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These themes in Beyond death are, with the related work of Carl Jung, the only explanations I have encountered which make sense to me in terms of what is going on with near-death and similar experiences. They normalize what is otherwise in Western materialism considered pathological and constitute a believable base on which to base a beginning understanding of religious and mythological narratives and images. The book has profoundly shaped my thinking. If you know of any similar source material on imagery in the collective unconscious—or any other aspect of deep consciousness–please let me know.
“The eschatological descriptions found in religious scriptures represent experiential realities rather than reflecting anxious denial of death and wishful fancy.”
I’ve been buttered on both sides with materialism. I can’t escape it. I keep waiting for an experience, internal or external, to scrape away that butter. It hasn’t come yet. I try to remember my dreams, stand in my yard looking at the stars, search the internet, read everything I can to prime me to believe in something before my time to die comes. Neither belief nor death has come, yet. Boy do I hope belief comes first and whatever that belief may be I sure hope it’s not belief in only what I have experienced…in materialism. I think all cultures, modern and ancient, suffer from and yearn for the same thing.
Nan Bush says
You’re certainly right about the universal longing. Taking my cue from James Fowler’s “Stages of Belief,” I wonder if it makes a difference to ask, not ‘What do I believe’ but ‘Where do I put my trust?’
Jonathan W. Maxson says
I have looked fairly deeply into Jung, Grof, Buddhism and several other second-hand and third-hand sources in our English-language (plus translation) literature, but I cannot answer your question without drawing primarily on my first-hand source material, which consists of hundreds of my own hybrid NDEs and NDLEs.
Sheila Joshi says
Very thought-provoking, Nan! I’m sure enjoying your posts.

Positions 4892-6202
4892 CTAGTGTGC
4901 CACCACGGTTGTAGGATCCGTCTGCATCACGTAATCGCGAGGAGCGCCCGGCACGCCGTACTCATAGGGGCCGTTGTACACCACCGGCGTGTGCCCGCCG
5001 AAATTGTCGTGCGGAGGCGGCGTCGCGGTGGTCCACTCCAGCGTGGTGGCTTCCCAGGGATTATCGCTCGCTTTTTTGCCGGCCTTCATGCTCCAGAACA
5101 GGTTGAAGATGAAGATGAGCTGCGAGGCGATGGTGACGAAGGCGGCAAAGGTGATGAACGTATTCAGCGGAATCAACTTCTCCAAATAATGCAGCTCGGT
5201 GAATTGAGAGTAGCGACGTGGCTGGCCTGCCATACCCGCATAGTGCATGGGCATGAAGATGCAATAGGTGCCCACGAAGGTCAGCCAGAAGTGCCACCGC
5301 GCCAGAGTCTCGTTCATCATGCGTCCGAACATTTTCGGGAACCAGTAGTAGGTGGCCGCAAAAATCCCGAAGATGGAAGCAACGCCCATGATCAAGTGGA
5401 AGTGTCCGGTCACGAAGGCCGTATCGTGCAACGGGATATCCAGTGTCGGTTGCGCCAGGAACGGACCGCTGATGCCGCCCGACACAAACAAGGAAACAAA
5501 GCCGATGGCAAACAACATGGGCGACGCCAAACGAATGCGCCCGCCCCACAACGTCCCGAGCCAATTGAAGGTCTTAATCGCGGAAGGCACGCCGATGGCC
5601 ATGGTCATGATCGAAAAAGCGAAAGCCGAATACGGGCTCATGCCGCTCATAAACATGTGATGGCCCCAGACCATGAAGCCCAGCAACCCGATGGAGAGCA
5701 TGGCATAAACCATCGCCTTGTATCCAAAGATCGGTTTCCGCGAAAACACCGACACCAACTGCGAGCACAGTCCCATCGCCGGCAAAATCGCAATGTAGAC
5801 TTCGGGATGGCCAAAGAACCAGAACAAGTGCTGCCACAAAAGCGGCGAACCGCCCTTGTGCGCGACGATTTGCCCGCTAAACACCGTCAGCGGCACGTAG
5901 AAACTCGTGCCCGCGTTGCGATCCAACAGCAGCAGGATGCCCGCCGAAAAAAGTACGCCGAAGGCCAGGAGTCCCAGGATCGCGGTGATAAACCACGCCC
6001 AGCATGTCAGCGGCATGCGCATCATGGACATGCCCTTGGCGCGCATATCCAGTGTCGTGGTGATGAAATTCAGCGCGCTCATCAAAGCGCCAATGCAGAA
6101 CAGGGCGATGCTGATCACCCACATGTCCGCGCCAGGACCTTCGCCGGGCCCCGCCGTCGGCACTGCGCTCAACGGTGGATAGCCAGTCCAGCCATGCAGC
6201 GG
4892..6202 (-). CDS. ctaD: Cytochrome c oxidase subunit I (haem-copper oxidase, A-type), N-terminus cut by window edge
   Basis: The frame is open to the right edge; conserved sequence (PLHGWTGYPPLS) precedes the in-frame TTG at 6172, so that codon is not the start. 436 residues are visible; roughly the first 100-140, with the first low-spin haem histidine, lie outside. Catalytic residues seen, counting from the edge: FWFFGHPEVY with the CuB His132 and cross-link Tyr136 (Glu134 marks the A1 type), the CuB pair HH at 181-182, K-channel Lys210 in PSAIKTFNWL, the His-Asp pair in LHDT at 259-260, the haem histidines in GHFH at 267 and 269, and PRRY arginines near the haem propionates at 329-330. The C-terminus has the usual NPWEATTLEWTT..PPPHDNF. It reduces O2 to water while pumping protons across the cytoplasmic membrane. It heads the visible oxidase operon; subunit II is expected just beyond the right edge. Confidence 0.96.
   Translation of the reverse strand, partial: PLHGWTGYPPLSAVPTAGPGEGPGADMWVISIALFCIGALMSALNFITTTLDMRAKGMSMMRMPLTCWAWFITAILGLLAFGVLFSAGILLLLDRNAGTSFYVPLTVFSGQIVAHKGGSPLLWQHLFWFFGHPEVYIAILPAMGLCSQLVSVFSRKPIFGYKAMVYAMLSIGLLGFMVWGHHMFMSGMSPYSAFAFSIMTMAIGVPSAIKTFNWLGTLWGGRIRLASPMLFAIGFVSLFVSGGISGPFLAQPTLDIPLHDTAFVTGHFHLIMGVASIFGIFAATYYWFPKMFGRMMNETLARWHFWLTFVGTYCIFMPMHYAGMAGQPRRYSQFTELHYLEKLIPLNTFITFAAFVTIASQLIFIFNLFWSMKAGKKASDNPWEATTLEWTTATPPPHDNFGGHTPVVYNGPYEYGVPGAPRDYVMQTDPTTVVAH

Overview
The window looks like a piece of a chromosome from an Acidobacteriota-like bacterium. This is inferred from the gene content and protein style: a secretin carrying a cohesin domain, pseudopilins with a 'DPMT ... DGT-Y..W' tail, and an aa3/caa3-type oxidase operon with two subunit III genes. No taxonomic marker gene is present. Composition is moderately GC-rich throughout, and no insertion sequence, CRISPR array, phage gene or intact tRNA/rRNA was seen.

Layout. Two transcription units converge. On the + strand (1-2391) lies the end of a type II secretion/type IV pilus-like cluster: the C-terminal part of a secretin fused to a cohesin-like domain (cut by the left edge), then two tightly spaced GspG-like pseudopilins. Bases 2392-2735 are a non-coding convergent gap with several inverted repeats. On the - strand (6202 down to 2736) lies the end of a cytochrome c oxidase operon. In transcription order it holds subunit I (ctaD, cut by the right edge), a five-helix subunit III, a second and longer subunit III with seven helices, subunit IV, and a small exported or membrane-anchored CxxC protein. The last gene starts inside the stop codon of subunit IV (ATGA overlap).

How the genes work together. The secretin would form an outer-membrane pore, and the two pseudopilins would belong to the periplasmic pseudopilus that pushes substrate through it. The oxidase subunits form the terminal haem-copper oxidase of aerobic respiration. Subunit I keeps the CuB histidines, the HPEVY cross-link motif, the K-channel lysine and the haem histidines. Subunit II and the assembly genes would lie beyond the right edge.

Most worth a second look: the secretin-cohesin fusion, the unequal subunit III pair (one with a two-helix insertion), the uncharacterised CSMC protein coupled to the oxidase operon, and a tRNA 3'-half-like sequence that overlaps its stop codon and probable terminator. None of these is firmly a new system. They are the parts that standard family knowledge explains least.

What jumped out at me from this one was the nearly universal equation of death with judgment. The crux is the question: Am I good or bad? Death itself is so often seen as a judgment, and / or you get judged in the afterlife.
Unless you were very, very lucky in the parent sweepstakes, I think “am I good or bad” is a gnawing question in most people. I see a pandemic around me of conscious or unconscious chronic self-criticalness. This gnawing goes on for years, and then an STE or major illness or accident or even just getting to a certain age can bring the question to a climax.
Nan Bush says
I also think the fear of judgment is a key element. Now I’m pondering why that is so. Thoughts?
Dave Woods says
Humanity thinks of judgment as helplessly, defenseless, standing in front of a dominating judge, force, entity. This is where the term “A God fearing man” came from. The nde’s say we judge ourselves.
Perhaps there’s a divine judgment that loves you anyway regardless of your mistakes. Anyone I’ve ever loved I’ve had to love them regardless of their mistakes, and failings.
Right now as I sit here writing this, I’m aware of all my mistakes, failings, and transgressions against everything living, when I knew no better, and I’m sorry. I’ll stand and face anything I have to when I cross over, which is not far away.
Sheila Joshi says
Two thoughts, but they’re highly speculative, and I’m not sure that’s what you have in mind, Nan! 🙂
1) Earth may have been supposed to be a pleasant place, but humans in physical form are prone to fear. Fear leads to all sorts of unhealthy behavior including acting out and judgmentalness. But, I think we’re evolving. 😉
2) Meanwhile, in another part of the forest….Things may be evolving in “the afterlife,” too. There might be more options and more sophistication than there were, say, 5000 years ago. Less of a heaven – hell set-up. More variety of scenarios and paths.
In other words, harsh judgment has been an artifact of developmental level – both of the human race and of the parts of the universe that deal with deceased Earth humans. (As you know, the primitive superego is black and white; the more mature superego is more nuanced and complex.) That still leaves untold parts of the universe that may be so beyond us developmentally that we can’t even imagine them!
Guillermo Garcia says
Perhaps fear is not so unhealthy as it may seem at first glance, of course nobody likes fear, but in the same way that physical pain is like a warning system for our body, fear may be a warning system for our soul, surely is not the only warning system we have but is one of them, to help our soul to keep our main target on mind during this foggy earthly journey. Just imagine a world of fearless human beings…, if we all fulfill the law of love as … ” You shall love your neighbor as yourself”…or … “love and do what you like”… everything is OK but in this real world with real people may be that fear is like a red Street lamp, a reminder that there is an existing supreme law for all we do, think, wish, etc. certainly we can use our free will to act agaisnt that law but we must face the consequences of our actions.